Topps began producing comics in 1993. Most baseball card collectors will probably recognize them more for their sports cards than anything else, but they actually did get in on teh speculator boom of the 90s. Topps would focus primarily on licensed properties, including The X-files, but they would venture out into some original series. Topps landed some great creative talent (past, present, and future at the time) to work on some of these books including Tim Bradstreet, Mike Mignola, Charles Adlard, Kurt Busiek, Kieth Giffen, and Jack Kirby. the Kirby books were of interest because they basically raided his creative storehouse of untapped ideas. And though we all know Kirby was quite prolific, that is another tale for another day.
In 1995, the first issue of The X-Files hit the stands, and would immediately become their biggest success, remain so until the company folded. The creative team of writer Stefan Petrucha and artist Charles Adlard started the series. The book was selling like hotcakes. I remember seeing several copies in shops floating around $50-$100 each. Things haven't changed too much nowadays, as I saw a copy last week in a local shop still going for $45!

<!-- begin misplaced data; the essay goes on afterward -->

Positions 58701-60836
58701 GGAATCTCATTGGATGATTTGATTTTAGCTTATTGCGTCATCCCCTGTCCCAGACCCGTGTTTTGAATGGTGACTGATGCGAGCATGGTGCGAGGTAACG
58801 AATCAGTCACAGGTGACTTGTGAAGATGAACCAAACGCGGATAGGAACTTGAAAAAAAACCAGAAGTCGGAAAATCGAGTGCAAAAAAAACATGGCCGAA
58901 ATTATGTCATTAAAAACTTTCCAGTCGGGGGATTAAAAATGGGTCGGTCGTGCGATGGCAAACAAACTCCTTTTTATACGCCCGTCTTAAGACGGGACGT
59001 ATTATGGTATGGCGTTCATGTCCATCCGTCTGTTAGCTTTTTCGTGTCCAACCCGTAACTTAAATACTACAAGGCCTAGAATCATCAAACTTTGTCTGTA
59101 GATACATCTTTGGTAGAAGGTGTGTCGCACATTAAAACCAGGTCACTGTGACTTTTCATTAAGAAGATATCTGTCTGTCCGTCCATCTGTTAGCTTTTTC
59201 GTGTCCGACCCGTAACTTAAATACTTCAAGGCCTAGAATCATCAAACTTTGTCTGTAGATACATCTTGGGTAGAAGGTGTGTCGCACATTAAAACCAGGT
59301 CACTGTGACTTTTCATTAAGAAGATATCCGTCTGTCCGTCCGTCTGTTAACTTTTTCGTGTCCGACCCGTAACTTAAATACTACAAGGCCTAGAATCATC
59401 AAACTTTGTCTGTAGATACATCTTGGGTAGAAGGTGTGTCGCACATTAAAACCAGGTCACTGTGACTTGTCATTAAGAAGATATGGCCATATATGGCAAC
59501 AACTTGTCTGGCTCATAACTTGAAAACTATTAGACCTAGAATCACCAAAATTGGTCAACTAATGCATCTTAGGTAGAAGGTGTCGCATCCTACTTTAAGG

Problems in the X-Files...
Almost from the beginning, The X-Files was in mysterious danger. Though many fans (including this one) thought the series was excellent, apparently Fox and Chris Carter did not. Chris Carter and the other bigwigs involved with the approval process took a heavy hand in the creative process. Tony Isabella once was quoted as saying, "The main reason the comics fell behind schedule was because it took so long to satisfy the X-Files people. They went over *everything* with a fine-tooth comb, including the letters columns." Stefan Petrucha would also lament these heavy-handed editorial woes by stating that, "As the success of the series grew, I felt more and more boxed in."